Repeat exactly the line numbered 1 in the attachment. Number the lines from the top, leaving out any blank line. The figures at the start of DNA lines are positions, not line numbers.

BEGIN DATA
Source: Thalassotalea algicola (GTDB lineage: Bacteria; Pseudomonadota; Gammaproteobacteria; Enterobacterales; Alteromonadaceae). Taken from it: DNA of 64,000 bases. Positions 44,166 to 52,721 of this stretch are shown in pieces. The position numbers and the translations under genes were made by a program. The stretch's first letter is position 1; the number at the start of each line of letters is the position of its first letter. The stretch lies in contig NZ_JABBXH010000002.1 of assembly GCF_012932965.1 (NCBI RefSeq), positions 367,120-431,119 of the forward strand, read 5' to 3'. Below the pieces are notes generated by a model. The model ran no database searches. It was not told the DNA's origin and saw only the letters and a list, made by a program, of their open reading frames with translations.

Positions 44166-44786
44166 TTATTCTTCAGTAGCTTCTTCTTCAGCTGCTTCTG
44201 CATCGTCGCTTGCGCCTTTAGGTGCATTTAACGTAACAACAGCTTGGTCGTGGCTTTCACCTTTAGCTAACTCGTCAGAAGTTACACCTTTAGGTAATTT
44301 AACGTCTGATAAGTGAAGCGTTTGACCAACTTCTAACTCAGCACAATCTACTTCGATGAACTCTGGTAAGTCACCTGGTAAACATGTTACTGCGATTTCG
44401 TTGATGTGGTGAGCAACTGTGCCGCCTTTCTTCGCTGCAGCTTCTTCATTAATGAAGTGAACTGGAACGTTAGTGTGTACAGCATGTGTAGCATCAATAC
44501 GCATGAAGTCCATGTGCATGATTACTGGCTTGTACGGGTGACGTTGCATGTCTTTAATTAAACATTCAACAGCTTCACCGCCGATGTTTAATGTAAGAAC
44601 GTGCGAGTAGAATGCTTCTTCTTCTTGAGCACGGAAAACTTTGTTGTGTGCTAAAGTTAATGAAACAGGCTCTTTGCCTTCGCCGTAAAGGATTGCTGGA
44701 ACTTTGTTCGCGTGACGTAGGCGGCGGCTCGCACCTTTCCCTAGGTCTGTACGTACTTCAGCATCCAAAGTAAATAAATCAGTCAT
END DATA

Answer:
Source: Thalassotalea algicola (GTDB lineage: Bacteria; Pseudomonadota; Gammaproteobacteria; Enterobacterales; Alteromonadaceae). Taken from it: DNA of 64,000 bases. Positions 44,166 to 52,721 of this stretch are shown in pieces. The position numbers and the translations under genes were made by a program. The stretch's first letter is position 1; the number at the start of each line of letters is the position of its first letter. The stretch lies in contig NZ_JABBXH010000002.1 of assembly GCF_012932965.1 (NCBI RefSeq), positions 367,120-431,119 of the forward strand, read 5' to 3'. Below the pieces are notes generated by a model. The model ran no database searches. It was not told the DNA's origin and saw only the letters and a list, made by a program, of their open reading frames with translations.